Explore your worst possible fears in this shocking horror thriller inspired by terrifying true events! Driving back to Norway, Lina and Martin reach a roadblock where a policeman tells them... See full summary »
Twelve year old Ryan Billings has been diagnosed with an acute fear of the dark. He spends each night lying awake in torment, waiting and watching as the evil in the darkness grows stronger... See full summary »
In this unsettling and creepy thriller, Karen (Ilona Elkin), a young nurse who works in a psychiatric ward, boards the last subway train of the night only to have it stop suddenly in the ... See full summary »
While in the hospital for a tomography of the brain of his autistic daughter Sarah, Ben becomes upset when there is a power failure. He decides to leave the hospital with Sarah, while the nurse Emily tries to convince him to leave Sarah for further treatment. They get the elevator with three other passengers, and suddenly the elevator stops; when the door opens, people has vanished from the hospital, the environment is creepy and they are chased by devilish monsters. They find that they are trapped in the hospital, and the creatures seem to be hunting Sarah. Written by
Claudio Carvalho, Rio de Janeiro, Brazil
The film had the largest set ever built for a Finnish film. See more »
Patients are never strapped in or sedated in a cat-scan because the straps may make the heart rate increase and cause anxiety and increased brain activity and sedatives kills brain activity. Doctors who preform these test are looking for anomalies at a resting or normal brain activity rate. See more »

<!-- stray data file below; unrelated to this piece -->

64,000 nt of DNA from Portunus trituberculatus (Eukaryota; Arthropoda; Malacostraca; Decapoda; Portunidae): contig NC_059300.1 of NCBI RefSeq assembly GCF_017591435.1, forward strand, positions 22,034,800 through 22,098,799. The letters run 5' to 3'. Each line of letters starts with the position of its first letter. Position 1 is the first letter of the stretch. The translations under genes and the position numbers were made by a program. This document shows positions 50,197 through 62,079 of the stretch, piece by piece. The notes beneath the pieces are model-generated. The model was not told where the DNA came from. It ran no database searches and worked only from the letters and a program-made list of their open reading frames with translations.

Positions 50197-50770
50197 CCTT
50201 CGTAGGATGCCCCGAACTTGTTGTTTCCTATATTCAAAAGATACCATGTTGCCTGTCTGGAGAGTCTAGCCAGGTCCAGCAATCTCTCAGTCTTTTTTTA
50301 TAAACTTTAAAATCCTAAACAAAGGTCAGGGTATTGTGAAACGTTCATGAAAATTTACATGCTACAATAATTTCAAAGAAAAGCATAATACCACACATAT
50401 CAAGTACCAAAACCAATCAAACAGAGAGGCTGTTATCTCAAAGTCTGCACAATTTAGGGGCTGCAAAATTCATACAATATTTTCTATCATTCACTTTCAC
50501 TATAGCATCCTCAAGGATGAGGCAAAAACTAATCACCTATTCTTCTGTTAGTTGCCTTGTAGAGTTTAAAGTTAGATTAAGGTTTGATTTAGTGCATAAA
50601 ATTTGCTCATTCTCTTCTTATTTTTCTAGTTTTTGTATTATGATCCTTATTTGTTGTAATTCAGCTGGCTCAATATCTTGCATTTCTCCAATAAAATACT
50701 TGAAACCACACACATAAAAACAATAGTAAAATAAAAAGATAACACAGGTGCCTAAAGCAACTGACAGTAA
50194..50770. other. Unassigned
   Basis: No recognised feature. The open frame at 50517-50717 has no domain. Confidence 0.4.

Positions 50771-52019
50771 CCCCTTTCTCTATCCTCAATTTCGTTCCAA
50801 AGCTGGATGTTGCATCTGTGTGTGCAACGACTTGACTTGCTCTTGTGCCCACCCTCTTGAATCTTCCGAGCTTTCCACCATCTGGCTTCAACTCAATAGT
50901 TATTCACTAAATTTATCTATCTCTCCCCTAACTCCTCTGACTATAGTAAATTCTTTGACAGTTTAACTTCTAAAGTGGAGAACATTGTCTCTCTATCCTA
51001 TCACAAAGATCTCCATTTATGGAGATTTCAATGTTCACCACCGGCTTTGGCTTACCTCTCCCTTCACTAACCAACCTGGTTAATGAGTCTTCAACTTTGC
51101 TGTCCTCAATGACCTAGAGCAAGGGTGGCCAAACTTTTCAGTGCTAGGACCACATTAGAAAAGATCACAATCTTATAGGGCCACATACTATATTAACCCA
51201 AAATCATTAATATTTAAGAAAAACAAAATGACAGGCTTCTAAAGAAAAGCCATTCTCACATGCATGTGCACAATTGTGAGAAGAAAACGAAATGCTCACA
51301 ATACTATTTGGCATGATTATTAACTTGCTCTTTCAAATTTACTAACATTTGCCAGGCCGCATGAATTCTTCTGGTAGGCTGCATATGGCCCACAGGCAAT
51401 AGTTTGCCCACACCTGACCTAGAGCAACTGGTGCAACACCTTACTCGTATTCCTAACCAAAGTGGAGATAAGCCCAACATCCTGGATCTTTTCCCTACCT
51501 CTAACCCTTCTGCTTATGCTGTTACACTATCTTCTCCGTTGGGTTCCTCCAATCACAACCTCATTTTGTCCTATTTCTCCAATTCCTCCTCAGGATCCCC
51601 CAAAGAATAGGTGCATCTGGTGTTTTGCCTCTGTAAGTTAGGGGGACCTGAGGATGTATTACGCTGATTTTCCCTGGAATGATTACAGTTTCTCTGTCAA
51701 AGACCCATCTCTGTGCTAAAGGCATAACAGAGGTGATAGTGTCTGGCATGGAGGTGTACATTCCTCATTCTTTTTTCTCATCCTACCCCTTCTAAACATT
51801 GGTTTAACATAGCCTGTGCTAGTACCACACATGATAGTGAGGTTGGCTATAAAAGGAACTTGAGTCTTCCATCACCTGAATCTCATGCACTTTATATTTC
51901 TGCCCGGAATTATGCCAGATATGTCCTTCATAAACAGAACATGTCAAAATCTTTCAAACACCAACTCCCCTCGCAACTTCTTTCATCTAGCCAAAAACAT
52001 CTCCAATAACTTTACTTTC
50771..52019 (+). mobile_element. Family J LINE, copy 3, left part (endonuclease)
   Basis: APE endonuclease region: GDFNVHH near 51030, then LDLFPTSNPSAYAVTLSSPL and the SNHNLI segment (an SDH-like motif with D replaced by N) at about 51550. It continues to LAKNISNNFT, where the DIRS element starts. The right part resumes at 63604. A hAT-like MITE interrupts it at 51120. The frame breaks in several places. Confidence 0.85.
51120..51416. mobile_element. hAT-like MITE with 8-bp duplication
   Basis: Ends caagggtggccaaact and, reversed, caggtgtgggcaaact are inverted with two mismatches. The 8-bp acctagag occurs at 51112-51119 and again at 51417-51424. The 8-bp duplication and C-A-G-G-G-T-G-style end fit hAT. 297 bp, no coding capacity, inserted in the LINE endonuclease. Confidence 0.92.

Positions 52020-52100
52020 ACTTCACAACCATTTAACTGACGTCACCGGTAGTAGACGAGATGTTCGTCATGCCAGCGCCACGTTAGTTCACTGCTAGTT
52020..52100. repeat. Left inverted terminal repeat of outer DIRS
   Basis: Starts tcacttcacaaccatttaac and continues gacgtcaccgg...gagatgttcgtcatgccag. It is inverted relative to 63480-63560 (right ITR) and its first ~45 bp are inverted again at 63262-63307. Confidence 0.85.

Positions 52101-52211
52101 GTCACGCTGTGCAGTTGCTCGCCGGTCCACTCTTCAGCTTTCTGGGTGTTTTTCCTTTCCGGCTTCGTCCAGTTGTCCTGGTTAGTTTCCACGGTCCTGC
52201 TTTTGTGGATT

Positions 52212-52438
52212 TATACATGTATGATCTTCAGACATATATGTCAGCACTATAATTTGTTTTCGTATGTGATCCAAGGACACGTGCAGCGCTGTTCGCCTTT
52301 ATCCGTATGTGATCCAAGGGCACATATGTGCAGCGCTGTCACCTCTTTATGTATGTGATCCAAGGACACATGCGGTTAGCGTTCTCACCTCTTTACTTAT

Lordi was a major hype and revelation in 2007 because they won the Eurovision Song Contest with a (not-so-heavy) metal song called "Hard Rock Hallelujah" and appeared on stage dressed like hideous monsters. But, let's face it, their victory most likely had very little to do with their great musical talents. The Eurovision contest gradually turned into one big political circus over the years and Lordi probably just won because their song finally brought a little change and even more importantly - because their whole act sort of ingeniously spoofed the whole annual event. The absolute last thing Lordi's first (and hopefully last) horror film brings is change and ingenuity. "Dark Floors", based on an idea of the lead singer and starring the rest of the band in supportive roles, is a truly unimaginative and hopeless accumulation of clichés. The immense budget ("Dark Floors" supposedly is the most expensive Finnish film ever) definitely assures greatly macabre set pieces and impressive make-up art, but what's the point where there's no story that is worth telling? The film takes is set in a busy hospital where a bunch of people, among them a father and his young daughter with an unidentifiable illness, become trapped in the elevator during a power breakdown. When the doors open again, the floors are empty and it looks as if the hospital lies abandoned since many years already. Trying to reach the exit, the group stumbles upon several morbid and inexplicable obstacles, like eyeless corpses, screaming ghosts and Heavy Metal monsters emerging from the floors. The only three points I'm handing out to "Dark Floors" are exclusively intended for the scenery and the adequate tension building during the first half of the film. For as long as the sinister events don't require an explanation, the atmosphere is quite creepy, but as soon as you realize the explanation will a) be very stupid or b) never come, the wholesome just collapses like an unstable house of cards. Lordi's costumes never really were scary to begin with (except maybe to traditional Eurovision fans) and, in combination with a story more reminiscent to Asian ghost-horror, they just look downright pathetic and misfit. With all the national myths and truly unique exterior filming locations, I personally always presumed Finland The Land of a Thousand Lakes would be the ideal breeding ground for potentially horrific horror tales, but I guess that's another disillusion on my account.
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